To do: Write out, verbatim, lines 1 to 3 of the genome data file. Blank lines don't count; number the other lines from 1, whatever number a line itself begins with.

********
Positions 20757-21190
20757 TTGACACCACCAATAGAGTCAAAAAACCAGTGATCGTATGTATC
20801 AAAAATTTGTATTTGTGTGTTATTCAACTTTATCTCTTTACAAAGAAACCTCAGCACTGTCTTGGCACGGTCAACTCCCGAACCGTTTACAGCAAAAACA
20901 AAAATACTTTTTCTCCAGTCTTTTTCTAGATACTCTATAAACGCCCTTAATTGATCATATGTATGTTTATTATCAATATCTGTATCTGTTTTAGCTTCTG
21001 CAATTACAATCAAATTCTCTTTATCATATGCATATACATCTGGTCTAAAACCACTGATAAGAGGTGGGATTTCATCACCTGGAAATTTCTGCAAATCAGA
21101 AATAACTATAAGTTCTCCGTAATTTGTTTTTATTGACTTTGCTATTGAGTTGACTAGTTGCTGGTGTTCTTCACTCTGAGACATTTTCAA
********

Positions 20757-21190
20757 TTGACACCACCAATAGAGTCAAAAAACCAGTGATCGTATGTATC
20801 AAAAATTTGTATTTGTGTGTTATTCAACTTTATCTCTTTACAAAGAAACCTCAGCACTGTCTTGGCACGGTCAACTCCCGAACCGTTTACAGCAAAAACA